Is DuckDuckGo Really Private?

Drawing by ShaeC Cooper.

By Guest Blogger, Chris Bonatti, IECA Cybersecurity Consultant, Casper, Wyoming


Save the date! September 23, “It’s About Identity!” A day of exploring online identity issues from a cybersecurity standpoint in the Blockchain Stampede at the University of Wyoming.


News broke in late May that DuckDuckGo’s privacy browser carved out a special privacy exception for tracking by Microsoft. This news was misinterpreted by many to say that the company’s popular search service was allowing Microsoft to track them, and that it resulted from a previously secret backroom deal with Microsoft. We’re happy to report that the DuckDuckGo search engine is not affected, and that no dark motives appear to have been involved.

It turns out that the DuckDuckGo search engine does use Microsoft’s search services to improve their results, and therefore has syndication and non-disclosure agreements with Microsoft. All the indexing data provided by Microsoft is sanitized by DuckDuckGo, and is 100% tracking free. The syndication agreement, however, contains a provision that the DuckDuckGo privacy browser not block third-party script loading from Microsoft-owned domains, like ‘bing.com’ and ‘linkedin.com’. This is because blocking third-party scripts could very easily cause a malfunction… especially for a large company like Microsoft that owns many domains. The non-disclosure agreement blocked DuckDuckGo from revealing the details of the syndication agreement. The privacy browser still blocks tracking in numerous other ways.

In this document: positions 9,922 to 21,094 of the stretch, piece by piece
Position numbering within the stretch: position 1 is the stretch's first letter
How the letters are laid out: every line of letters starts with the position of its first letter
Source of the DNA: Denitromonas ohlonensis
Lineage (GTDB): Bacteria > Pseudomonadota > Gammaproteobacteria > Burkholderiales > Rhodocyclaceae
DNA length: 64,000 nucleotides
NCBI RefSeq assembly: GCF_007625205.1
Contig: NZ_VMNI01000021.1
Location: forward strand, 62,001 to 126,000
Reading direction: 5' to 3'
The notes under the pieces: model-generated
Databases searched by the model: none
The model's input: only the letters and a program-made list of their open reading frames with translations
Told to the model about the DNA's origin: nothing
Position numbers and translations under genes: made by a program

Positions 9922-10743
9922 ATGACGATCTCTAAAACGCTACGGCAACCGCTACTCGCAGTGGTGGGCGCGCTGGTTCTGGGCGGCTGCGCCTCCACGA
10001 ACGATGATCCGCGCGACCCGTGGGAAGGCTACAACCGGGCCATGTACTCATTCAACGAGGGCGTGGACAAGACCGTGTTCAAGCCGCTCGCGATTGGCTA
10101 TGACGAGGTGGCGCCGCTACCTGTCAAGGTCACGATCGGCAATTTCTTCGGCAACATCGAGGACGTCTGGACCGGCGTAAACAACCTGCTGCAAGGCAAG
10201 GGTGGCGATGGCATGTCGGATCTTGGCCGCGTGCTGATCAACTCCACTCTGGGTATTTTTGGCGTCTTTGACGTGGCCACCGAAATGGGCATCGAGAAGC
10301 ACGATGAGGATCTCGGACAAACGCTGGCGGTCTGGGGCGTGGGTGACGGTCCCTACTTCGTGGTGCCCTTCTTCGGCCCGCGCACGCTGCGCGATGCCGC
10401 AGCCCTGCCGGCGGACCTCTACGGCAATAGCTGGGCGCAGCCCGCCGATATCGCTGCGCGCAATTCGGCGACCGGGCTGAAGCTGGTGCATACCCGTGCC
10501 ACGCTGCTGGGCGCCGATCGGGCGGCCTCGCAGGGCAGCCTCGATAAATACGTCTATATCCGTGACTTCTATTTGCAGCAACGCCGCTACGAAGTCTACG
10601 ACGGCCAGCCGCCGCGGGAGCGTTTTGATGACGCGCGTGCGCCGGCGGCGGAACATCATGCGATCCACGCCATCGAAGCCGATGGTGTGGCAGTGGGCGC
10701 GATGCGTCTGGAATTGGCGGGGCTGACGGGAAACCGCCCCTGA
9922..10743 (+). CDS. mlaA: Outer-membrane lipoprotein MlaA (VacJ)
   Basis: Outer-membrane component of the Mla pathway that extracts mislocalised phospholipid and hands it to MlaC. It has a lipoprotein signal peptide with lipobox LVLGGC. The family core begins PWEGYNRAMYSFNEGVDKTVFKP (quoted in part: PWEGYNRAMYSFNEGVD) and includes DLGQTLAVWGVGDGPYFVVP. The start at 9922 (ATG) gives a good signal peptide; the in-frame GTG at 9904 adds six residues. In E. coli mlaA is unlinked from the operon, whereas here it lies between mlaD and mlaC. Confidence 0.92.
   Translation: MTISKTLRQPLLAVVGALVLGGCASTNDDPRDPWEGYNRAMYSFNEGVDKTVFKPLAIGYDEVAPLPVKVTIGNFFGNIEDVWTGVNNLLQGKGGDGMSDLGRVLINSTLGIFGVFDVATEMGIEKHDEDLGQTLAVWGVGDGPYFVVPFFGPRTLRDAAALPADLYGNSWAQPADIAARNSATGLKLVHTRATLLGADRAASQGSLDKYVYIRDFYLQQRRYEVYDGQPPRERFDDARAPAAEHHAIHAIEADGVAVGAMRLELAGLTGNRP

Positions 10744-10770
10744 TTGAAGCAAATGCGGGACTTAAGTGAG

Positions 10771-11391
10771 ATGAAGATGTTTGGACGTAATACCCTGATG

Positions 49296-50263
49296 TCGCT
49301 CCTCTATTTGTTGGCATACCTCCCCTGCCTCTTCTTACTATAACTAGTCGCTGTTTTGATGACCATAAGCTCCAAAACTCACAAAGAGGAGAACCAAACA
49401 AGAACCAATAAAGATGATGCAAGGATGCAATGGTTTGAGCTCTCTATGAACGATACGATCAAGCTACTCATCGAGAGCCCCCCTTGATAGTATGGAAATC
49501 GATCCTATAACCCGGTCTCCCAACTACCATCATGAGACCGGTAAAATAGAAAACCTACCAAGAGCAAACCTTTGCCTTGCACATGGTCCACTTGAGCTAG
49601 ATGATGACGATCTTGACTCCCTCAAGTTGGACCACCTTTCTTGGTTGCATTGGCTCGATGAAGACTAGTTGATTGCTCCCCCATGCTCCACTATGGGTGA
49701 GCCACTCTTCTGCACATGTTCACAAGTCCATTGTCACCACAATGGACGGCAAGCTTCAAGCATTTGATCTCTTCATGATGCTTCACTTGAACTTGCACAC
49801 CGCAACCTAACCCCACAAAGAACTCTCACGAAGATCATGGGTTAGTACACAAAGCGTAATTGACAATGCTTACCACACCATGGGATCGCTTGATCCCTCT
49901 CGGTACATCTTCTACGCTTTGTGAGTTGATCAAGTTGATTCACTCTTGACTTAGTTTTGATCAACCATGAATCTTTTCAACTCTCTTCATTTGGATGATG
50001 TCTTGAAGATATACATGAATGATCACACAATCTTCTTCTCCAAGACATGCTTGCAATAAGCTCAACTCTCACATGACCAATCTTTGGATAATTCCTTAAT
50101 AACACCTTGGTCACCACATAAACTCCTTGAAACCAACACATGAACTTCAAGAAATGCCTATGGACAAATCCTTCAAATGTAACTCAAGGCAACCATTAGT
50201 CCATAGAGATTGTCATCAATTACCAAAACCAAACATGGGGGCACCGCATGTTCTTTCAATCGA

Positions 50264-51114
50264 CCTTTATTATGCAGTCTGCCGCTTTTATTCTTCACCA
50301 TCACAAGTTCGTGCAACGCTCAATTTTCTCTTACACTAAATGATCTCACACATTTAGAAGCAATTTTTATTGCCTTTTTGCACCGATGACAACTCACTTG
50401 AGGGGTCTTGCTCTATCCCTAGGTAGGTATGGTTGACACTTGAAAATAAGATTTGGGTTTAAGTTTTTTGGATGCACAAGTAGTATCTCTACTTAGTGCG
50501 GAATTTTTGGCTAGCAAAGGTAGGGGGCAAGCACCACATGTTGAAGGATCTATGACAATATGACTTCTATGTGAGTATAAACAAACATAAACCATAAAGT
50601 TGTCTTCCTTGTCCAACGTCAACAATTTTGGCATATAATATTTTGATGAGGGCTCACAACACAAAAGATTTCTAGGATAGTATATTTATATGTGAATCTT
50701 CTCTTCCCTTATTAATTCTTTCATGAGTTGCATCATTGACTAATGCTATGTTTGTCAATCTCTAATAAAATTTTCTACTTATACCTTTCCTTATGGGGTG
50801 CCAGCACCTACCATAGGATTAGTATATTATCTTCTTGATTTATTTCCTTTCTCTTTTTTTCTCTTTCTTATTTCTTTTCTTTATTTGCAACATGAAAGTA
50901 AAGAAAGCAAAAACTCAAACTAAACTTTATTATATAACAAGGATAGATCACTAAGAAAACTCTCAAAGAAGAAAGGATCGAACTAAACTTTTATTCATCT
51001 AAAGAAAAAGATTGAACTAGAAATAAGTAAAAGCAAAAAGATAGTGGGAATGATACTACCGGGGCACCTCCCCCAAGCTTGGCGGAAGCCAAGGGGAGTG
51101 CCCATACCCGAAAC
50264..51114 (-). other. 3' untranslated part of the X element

If you would like to know more about privacy threats and their potential ramifications, or would like help with privacy issues, please consider letting IECA help.

For the full IECA newsletter check out: https://www.ieca.com/newsletter/2206-IECA_Cyber_Bulletin.pdf

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